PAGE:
Do benefits of physical, mental activity on thinking differ for men and women?
Studies have shown that physical and mental activity help preserve thinking skills and delay dementia. A new study suggests that these benefits may vary for men and women. The study is published in the July 20, 2022, online issue of Neurology®, the medical journal of the American Academy of Neurology.
The study looked at the effects of physical and mental activities, such as reading, going to classes, or playing cards or games, on cognitive reserve in the areas of thinking speed and memory. Cognitive reserve is the buffer that occurs when people have strong thinking skills even when their brains show signs of the underlying changes associated with cognitive impairment and dementia.
“We found that greater physical activity was associated with greater thinking speed reserve in women, but not in men,” said study author Judy Pa, PhD, of the University of California, San Diego. “Taking part in more mental activities was associated with greater thinking speed reserve for both men and women.”
Greater physical activity was not associated with memory reserve in men or women.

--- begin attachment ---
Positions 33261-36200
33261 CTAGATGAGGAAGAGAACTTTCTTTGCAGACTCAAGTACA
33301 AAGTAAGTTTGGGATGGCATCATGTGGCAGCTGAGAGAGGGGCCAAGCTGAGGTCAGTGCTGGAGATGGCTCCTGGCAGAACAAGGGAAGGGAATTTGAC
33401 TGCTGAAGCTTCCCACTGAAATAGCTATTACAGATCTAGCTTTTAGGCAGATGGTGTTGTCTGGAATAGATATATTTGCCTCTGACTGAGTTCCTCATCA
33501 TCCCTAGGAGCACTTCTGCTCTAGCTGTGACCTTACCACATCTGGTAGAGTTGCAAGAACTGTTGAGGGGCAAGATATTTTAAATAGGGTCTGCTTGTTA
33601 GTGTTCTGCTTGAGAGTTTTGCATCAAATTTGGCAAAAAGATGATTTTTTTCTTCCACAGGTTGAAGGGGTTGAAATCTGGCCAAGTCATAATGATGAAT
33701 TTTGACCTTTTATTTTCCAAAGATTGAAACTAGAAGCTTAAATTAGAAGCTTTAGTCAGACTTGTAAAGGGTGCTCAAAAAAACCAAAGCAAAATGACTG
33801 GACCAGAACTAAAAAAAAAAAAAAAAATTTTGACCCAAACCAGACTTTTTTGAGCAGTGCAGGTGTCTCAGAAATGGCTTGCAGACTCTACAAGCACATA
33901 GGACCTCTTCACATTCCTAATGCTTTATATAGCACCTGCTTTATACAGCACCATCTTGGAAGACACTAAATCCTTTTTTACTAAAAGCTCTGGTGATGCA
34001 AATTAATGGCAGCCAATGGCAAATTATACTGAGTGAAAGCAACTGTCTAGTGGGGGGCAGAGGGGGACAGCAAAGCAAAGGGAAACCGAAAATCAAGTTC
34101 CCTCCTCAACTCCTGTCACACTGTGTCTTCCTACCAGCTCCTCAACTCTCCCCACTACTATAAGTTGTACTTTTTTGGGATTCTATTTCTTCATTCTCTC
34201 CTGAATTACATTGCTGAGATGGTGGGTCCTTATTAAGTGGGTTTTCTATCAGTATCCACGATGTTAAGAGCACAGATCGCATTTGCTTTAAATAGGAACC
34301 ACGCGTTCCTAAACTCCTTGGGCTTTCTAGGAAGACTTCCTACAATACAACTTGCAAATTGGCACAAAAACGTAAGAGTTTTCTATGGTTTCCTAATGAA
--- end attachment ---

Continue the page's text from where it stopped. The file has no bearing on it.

The study involved 758 people with an average age of 76. Some had no thinking or memory problems, some had mild cognitive impairment, and some had dementia. The participants had brain scans and took thinking speed and memory tests. To calculate cognitive reserve, people’s thinking tests scores were compared against the changes in the brain associated with dementia, such as the total volume of the hippocampus, a key brain region impacted by Alzheimer’s disease.
People were also asked about their usual weekly physical activity. For mental activity, they were asked whether they participated in three types of activities in the past 13 months: reading magazines, newspapers or books; going to classes; and playing cards, games or bingo. They were given one point for each type of activity, for a maximum of three points.
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